She was happy and productive at her workplace. LMS turned out to be a solution rather than another burden.
#2 Because LMS Supports Learning in so Many Ways
Although LMS benefits administrators too, its primary use is knowledge management, meaning that it is software designed to facilitate the creation and distribution of educational content.
That’s why it’s so important to meet Karen – a faculty professor who welcomed the LMS implementation with joy and excitement. She knew right from the start what it could do for her lectures and the corresponding assessment procedures.
Having a systematic mind, she drew the list of her expectations from the new LMS:
- Easy creation and distribution of lessons
- Assessing students and tracking their progress
- Analyzing results of her teaching endeavors
- Easy collaboration with administration
- Making learning more engaging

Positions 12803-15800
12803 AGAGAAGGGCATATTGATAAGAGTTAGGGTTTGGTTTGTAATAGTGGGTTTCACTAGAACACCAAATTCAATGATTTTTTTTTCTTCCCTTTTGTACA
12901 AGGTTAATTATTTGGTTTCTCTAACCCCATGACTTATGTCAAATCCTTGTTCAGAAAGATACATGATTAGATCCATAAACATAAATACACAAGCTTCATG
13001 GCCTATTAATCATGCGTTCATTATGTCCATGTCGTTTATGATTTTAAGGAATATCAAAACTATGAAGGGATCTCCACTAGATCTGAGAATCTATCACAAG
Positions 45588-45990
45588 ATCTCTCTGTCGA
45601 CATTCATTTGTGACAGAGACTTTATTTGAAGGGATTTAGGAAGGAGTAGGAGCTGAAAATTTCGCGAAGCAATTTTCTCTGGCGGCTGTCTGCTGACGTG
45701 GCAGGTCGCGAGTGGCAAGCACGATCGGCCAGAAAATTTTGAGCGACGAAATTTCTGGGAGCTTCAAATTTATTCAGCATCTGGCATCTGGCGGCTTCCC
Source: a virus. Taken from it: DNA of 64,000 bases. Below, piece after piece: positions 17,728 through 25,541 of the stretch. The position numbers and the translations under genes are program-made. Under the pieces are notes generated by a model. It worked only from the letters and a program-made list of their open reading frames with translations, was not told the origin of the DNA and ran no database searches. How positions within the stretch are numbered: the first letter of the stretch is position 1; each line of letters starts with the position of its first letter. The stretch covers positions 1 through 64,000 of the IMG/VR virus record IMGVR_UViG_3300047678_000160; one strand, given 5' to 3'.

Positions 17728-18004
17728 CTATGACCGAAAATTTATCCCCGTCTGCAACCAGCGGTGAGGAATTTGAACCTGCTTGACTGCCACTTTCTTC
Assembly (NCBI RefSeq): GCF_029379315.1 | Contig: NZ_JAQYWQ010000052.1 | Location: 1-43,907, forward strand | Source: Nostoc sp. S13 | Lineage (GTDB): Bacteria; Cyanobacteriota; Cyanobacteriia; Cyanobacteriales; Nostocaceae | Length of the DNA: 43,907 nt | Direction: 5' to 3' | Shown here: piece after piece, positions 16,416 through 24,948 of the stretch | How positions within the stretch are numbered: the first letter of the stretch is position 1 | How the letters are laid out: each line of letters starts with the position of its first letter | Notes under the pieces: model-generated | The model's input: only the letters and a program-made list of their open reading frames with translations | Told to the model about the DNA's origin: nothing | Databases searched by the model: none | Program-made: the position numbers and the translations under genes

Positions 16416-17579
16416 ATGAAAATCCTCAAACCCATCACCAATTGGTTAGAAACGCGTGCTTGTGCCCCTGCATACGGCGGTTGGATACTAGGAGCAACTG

As a teacher at heart, she was, of course, the most excited about the last tab on her list. Karen wanted to find a way to activate students who lag, and she was hoping that a digital learning experience can help her with that.
But the LMS superseded her expectation. Karen was able to monitor each student’s progress and define precisely what they’re struggling with. As a result, she could tailor a customized learning curve both for top-performing students and those who need extra help.
Additionally, by using the gamification feature, she uplifted the spirits of even the most inactive students. Being unburdened from many administrative and repetitive tasks was a cherry on top.
All in all, Karen was pleased she entered the statistics the right way – she was now partitioning to those three out of four users that report LMS’s positive impact on teachers’ productivity.
Her stakeholders were, of course, highly satisfied with the overall results of the LMS implementation – especially after noticing that the software managed to cut down